- are over the age of 60
- have fair skin and blue eyes with a tendency to sunburn easily
- have a history of sunburns earlier in life
- have high levels of sun exposure over their lifetimes
- have the human papilloma virus (HPV)
- hardening of the lesion
- rapid enlargement
- Excision. Excision means cutting the lesion from the skin. The doctor may choose to remove extra tissue under and around the lesion if there are concerns about skin cancer. Depending on the size of the incision, stitches may or may not be needed.
- Cauterization. The affected lesions are burned with electric current. This kills the cells.
- Cryotherapy. The lesion is sprayed with a cryosurgery solution. It freezes the cells on contact. This kills them. The lesion then scabs over and drops off in a few days.
- Chemical peels. Topical treatments such as5-fluorouracil kill the skin cells and cause the lesion to scab over and drop off. This treatment may be temporarily disfiguring. Be sure to ask your doctor about side effects of chemical peels, and what to expect after treatment.
- Phototherapy. A solution is applied to the lesion and the affected skin is then exposed to a special light. The solution reacts to the light and causes the targeted cells to die. Common solutions used in phototherapy include prescription medications like aminolevulinic acid (such as Levulan Kerastick) and methyl aminolevulinate cream (Metvixia).
- Immunotherapy. Imiquimod is a topical cream that is applied to the actinic keratoses several times a week. It increases the activity of the body’s immune system. It is not clearly understood exactly how Imiquimod works on actinic keratoses.
- Always use sunscreen and wear long-sleeve shirts and hats in bright sunlight.
- Avoid going outside at midday when the sun is brightest.
- Use sunscreens with an (SPF) rating of at least 15. They should block both UVA and UVB light.
- Use sunscreen year round and avoid tanning beds.
If you’ve spent a lot of time outside under the sun, you’ll probably start to notice brown spots appearing on your hands and arms as you get older. Sometimes called sun spots or age spots, the correct term for this condition is actinic keratosis. The spots themselves are called actinic keratoses.
Actinic keratosis (AK) is a very common skin condition. It occurs when skin cells called keratinocytes start to grow abnormally, forming scaly discolored spots. The skin patches may be brown, tan, grey, or pink. They tend to appear on the parts of the body that get the most sun exposure such as the hands, arms, face, scalp, and neck.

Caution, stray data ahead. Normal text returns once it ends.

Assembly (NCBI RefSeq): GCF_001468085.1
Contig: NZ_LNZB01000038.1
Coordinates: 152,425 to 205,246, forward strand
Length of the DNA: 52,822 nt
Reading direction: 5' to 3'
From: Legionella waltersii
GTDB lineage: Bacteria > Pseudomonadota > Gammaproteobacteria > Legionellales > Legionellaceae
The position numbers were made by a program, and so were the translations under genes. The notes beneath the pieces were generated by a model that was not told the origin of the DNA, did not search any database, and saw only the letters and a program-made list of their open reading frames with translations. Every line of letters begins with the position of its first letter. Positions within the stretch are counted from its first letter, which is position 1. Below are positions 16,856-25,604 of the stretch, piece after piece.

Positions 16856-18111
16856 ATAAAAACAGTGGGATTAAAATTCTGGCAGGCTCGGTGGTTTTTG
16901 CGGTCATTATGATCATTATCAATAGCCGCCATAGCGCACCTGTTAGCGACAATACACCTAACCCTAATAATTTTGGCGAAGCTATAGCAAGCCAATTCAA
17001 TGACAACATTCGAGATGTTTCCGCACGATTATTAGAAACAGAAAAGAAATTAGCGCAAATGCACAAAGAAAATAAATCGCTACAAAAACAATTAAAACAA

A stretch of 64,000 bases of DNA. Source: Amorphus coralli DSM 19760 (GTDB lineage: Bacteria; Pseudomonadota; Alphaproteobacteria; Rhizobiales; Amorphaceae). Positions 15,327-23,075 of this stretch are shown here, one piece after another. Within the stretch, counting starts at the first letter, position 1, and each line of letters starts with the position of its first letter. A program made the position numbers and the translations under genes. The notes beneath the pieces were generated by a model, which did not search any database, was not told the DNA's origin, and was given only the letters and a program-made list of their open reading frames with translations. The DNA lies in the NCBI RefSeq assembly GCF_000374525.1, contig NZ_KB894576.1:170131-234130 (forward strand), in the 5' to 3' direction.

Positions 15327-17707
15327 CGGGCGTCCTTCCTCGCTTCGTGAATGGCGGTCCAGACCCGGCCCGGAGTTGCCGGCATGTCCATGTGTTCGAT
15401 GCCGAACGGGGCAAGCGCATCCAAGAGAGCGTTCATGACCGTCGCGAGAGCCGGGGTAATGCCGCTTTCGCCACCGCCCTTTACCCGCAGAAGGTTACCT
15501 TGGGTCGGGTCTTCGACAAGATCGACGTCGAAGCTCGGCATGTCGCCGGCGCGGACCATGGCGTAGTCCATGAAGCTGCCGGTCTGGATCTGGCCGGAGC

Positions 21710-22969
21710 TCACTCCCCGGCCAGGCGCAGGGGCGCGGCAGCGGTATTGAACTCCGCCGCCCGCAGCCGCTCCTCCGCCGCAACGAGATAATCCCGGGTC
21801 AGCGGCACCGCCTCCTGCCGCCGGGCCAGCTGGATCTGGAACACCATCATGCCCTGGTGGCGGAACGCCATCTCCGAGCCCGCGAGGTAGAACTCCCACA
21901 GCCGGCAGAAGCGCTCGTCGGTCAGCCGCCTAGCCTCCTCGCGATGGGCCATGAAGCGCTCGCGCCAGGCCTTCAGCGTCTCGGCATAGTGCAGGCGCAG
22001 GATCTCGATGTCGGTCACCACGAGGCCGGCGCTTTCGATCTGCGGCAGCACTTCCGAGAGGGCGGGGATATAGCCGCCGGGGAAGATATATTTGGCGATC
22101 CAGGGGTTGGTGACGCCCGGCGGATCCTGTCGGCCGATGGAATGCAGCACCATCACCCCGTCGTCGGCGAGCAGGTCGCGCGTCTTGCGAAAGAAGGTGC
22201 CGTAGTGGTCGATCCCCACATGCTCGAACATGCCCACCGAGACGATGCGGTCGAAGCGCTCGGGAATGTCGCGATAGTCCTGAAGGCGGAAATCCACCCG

AK may actually be in situ stage squamous cell carcinoma (SCC) lesions. “In situ” means the lesions are confined to one location and not invading other tissue. In most cases, AK lesions are relatively benign. However, each lesion has about a 10 percent chance of progressing into an invasive form of SCC. Because of this risk, the spots should be monitored regularly for any suspicious changes.
Actinic keratosis is primarily caused by long-term exposure to sunlight. People with the highest risk of developing AK generally:
Other people at high risk for AK include albinos and organ transplant recipients who are taking immunosuppressant drugs
Actinic keratoses start out as thick, scaly, crusty skin patches. These patches are generally about the diameter of a pencil eraser. Over time, the lesions may disappear, remain the same, or develop into SCC. There is no way of predicting which lesions may turn cancerous. If you notice any of the following changes in an age spot, you should have it examined by a dermatologist:
If there are cancerous changes, don’t panic. This type of skin cancer is relatively easy to diagnose and treat in its early stages. Squamous cell skin cancer is the second most common type of human cancer. Over 250,000 new cases are diagnosed each year in the United States.
Most actinic keratoses can be diagnosed by eye. Your dermatologist may want to take a skin biopsy of any lesions that look suspicious. The only sure way to tell if an AK has changed into squamous cell carcinoma is with a skin biopsy.
There are six main strategies for treating actinic keratoses.
Reducing exposure to sunlight is the best way to prevent new actinic keratoses. It also minimizes the risk of skin cancer. Remember to:
If you have AK, you should see a dermatologist regularly. They can monitor your skin for signs of SSC. When caught early, SSC is very treatable. So don’t put off seeing your dermatologist if you have any worrisome spots!